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I was assigned a problem to solve using various search techniques. The problem is very similar to the Escape From Zurg problem or the Bridge and Torch problem. My issue is that I am lost as to how to represent the data as a tree.

This is my guess as to how to do it, but it doesn't make much sense for searching.


Another way could be to use a binary tree sorted by their walking time. However, I'm still not sure if I'm attacking this problem correctly since search algorithms don't necessarily require binary trees.

Any tips on representing this data would be appreciated.

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You want to represent the graph you run the DFS/BFS on, or the tree generated by the DFS/BFS? –  cha0site Feb 1 '12 at 20:47

2 Answers 2

up vote 1 down vote accepted

Generally when you are using a tree search to solve a problem, each node represents some possible "state" of the world (who's on what side of the bridge, for example), and the children of each node represent all possible "successor states" (new states that can be reached in one move from the previous state). A depth-first search then represents trying one option until it dead-ends, then backing up to the last state where another option was available and trying it out. A breadth-first search represents trying out lots of options in parallel and seeing when the first of them find the goal node.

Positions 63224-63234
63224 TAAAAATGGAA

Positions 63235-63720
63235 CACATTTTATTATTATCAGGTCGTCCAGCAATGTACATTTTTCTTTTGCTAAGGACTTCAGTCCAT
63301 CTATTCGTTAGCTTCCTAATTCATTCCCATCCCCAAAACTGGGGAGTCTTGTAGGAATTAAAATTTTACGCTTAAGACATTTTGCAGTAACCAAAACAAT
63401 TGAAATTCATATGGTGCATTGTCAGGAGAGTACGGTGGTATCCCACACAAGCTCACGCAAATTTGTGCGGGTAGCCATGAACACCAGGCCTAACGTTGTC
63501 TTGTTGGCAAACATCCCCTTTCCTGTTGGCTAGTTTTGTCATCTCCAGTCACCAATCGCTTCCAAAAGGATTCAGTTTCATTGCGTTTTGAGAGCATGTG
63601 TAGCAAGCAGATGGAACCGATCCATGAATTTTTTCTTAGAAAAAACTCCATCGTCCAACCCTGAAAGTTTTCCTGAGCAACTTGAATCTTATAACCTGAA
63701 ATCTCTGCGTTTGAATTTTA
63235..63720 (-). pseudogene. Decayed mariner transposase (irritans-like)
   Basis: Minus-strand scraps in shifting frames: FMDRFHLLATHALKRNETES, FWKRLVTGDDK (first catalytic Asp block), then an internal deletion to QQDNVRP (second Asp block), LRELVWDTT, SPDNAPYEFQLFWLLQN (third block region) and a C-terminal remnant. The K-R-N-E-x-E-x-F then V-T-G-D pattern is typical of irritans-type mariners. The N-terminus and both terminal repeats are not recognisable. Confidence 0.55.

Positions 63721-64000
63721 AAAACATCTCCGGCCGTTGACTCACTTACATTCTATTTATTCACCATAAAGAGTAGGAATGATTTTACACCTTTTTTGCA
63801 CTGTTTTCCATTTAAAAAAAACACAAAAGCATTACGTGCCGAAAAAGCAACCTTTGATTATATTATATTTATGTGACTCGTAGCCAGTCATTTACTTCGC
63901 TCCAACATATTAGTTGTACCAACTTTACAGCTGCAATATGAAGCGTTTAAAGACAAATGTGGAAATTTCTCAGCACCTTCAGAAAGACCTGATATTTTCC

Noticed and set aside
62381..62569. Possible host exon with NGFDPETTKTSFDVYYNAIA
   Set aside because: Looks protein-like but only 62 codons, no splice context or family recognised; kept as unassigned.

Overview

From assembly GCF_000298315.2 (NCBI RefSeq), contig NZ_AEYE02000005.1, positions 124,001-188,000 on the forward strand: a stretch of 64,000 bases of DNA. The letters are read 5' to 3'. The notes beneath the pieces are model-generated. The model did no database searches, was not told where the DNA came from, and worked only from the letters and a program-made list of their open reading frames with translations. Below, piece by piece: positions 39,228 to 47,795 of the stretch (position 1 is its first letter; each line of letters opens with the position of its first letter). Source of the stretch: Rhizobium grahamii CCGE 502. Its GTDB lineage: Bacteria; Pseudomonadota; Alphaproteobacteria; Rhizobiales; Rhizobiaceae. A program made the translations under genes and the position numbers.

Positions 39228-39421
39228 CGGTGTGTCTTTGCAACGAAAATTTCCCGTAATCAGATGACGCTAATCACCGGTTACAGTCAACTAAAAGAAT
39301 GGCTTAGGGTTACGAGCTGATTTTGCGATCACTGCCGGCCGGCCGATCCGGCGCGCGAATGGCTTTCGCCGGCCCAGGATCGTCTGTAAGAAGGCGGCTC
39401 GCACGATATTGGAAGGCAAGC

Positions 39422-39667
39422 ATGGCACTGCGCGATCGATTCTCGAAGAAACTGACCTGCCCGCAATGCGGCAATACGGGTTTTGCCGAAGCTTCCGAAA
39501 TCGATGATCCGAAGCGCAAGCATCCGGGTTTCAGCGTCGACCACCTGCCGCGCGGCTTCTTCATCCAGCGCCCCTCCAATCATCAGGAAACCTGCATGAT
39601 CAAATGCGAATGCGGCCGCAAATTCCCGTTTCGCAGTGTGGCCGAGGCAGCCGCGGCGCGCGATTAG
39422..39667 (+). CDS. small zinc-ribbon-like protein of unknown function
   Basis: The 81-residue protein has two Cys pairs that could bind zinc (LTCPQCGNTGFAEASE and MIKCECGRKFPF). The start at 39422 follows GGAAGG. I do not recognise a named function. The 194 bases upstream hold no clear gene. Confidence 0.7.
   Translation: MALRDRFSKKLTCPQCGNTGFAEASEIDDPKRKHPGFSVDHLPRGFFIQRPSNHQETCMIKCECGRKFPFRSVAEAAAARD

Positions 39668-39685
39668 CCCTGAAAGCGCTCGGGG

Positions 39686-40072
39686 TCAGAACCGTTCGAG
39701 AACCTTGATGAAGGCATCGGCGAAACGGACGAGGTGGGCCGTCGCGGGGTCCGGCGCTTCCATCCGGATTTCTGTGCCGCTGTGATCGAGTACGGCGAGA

In terms of the actual way of encoding this, you would represent this as a multiway tree. Each node would probably contain the current state, plus a list of pointers to child nodes.

Hope this helps!

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U could use something like this:

public class Node
   public int root;
   public List<Node> neighbours;
   public Node(int x)
   public void setNeighboursList(List<Node> l)
       neighbours = l;
   public void addNeighbour(Node n)
       if(neighbours==null) neighbours = new ArrayList<Node>();

public class Tree
    public Node root;
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